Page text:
Evolving Evidence on School Voucher Effects

Evolving Evidence on School Voucher Effects

Policy Brief #22-4November 2022


School vouchers have long been promoted on the grounds that they improve access to quality educational options. However, recent studies have shown large, negative impacts of vouchers on student achievement. While voucher advocates still argue that a number of older studies show benefits from vouchers, this brief notes that those older studies were based on small-scale programs, and instead offers an analysis that shows the trends and scales of negative effects.


The case for school vouchers has been built predominantly on the hopes that students trapped in underperforming public schools would then have access to more effective educational options. Indeed, many voucher programs are targeted at economically challenged students in under-performing urban schools who would otherwise be unable to afford tuition for presumably more effective private schools.

Researchers have been studying the question of whether those schools are actually more effective since the first voucher program began in Milwaukee in the early 1990s.

For the most part, school choice proponents have celebrated the findings from a set of studies that appear to show consistently positive impacts for students in these voucher programs. For example, in 2015 testimony to the US Congress, one exhibit touted the findings from 12 studies, noting positive results for multiple groups, with no results showing voucher students falling behind:

All Test Score Impact Findings from 12 Experimental Evaluations of Private School Choice in the U.S. 

All Test Score Impact Findings from 12 Experimental Evaluations of Private School Choice in the U.S.

The pro-voucher group, EdChoice, regularly updates a list of studies on voucher impacts to indicate the efficacy of these programs, with the most recent arguing that positive impacts on learning were far more frequent than any negative findings.

Test Score Outcomes of Participants from Experimental Studies 

Test Score Outcomes of Participants from Experimental Studies

However, such simplistic representations of the research evidence obscure important factors in understanding the effectiveness and potential of voucher programs. Such “vote-counting” exercises of comparing the numbers of positive, null or negative findings tells us little about key factors, including:

  • Program characteristics (eligibility, caps, voucher amount)
  • Study size
  • Effect sizes overall, or for different subgroups
  • Trends in findings

To provide a more nuanced and precise picture of the evidence on school voucher effects on achievement, we examined the different studies of the impacts of these programs in the US.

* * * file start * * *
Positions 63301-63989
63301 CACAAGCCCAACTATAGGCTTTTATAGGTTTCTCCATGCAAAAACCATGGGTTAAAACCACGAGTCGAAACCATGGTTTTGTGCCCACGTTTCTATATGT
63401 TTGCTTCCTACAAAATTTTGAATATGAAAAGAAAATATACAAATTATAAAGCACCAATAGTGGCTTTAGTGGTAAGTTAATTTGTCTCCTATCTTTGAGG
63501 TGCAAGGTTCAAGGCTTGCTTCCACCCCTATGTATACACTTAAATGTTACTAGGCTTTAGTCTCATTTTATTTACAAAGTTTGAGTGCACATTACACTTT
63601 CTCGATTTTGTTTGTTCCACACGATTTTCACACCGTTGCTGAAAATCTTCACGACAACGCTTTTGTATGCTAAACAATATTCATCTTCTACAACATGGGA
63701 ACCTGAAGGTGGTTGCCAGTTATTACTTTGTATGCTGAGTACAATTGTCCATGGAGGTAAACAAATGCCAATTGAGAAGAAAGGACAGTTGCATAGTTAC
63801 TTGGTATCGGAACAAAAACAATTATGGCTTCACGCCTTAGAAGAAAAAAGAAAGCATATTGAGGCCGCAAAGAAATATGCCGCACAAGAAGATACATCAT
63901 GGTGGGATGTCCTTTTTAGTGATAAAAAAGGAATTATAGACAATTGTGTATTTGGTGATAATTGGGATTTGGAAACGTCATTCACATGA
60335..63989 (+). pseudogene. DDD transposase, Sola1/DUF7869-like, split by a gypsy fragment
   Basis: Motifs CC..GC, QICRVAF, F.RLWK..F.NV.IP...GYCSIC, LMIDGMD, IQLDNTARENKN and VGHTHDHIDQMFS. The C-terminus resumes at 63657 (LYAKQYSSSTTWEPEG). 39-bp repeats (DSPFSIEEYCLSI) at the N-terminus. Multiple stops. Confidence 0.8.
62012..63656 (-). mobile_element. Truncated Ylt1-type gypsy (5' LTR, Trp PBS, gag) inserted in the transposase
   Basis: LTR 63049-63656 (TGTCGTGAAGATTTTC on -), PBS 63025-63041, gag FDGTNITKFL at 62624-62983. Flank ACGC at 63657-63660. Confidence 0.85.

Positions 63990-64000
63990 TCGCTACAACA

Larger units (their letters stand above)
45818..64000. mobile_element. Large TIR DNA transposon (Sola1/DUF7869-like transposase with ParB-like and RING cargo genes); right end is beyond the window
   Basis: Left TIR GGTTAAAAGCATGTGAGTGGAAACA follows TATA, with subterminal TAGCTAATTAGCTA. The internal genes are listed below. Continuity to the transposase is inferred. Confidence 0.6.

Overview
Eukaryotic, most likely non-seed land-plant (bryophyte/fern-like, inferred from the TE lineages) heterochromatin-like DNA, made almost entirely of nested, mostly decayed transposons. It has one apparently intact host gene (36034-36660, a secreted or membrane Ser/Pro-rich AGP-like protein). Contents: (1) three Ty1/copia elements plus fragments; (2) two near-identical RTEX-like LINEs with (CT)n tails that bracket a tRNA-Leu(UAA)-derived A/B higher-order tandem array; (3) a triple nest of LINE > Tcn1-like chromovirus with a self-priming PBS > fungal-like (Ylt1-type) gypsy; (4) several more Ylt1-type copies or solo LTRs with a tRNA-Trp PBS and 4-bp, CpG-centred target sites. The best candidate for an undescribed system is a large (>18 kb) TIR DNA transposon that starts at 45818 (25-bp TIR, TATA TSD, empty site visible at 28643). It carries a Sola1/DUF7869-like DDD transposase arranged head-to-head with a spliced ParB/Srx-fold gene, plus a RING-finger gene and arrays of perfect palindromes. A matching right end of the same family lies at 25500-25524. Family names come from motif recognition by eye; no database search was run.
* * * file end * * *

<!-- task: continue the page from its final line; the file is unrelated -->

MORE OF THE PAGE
Drawing from the list of studies “nominated” by voucher advocates at EdChoice as worthy of attention, we also included two more recent reports. These two rigorous studies — one in a leading peer-reviewed journal, the other commissioned by a pro-voucher organization — were designed in ways that allow for causal inferences on the impacts of vouchers. The results are plotted in the below timeline.

Effect of School Vouchers on Math Achievement Over Years and Program Size 

Effect of School Vouchers on Math Achievement Over Years and Program Size

In this timeline, studies of voucher programs are arranged chronologically from left to right, showing the findings from each study of program effects on voucher students’ math achievement. (For the sake of brevity, we focus here on math, but also note that math is thought to be a better reflection of program effects since math, more so than reading, tends to be learned in school). Impacts are presented in standard deviations from a baseline of 0.0, so that divergences from that line represent impacts on learning.

Moreover, program size at the time of each study (i.e., number of voucher students) is represented by the width of each bar in the graph such that the wider bars represent larger voucher program size.

With this analysis, a number of important insights become available that were not apparent in earlier “votecounting” representations of voucher effects:

  • Almost all impacts in early studies tended to be modest, at best, but were also based on rather small programs, typically centered in targeted populations in specific urban areas.
  • As programs grew in size, the results turned negative, often to a remarkably large degree virtually unrivaled in education research
  • There was a clear correlation between program size and impacts, with smaller programs (and studies) showing modestly positive impacts, while larger programs had large, negative impacts.

Of course, as with the vote-counting representations of voucher research, one should be aware that these programs and studies are not necessarily comparable, so caution is advisable when thinking about these findings as trends over time. For instance, programs differed by scale, scope, eligibility, funding, demand, take-up, etc., while the studies also differed by design, time-spans analyzed, and so forth.

Still, as policymakers seek to expand these policies, this more nuanced view of voucher impacts highlights clear concerns about the detrimental impacts of these programs on student learning.


Christopher Lubienski, Ph.D., is Director of the Center for Evaluation and Education Policy at Indiana University.

Yusuf Canbolat is a Ph.D. candidate at Indiana University Bloomington in Education Policy studying school choice and organization both in the US and internationally.

Edited by: Jason Curlin, Center for Evaluation and Education Policy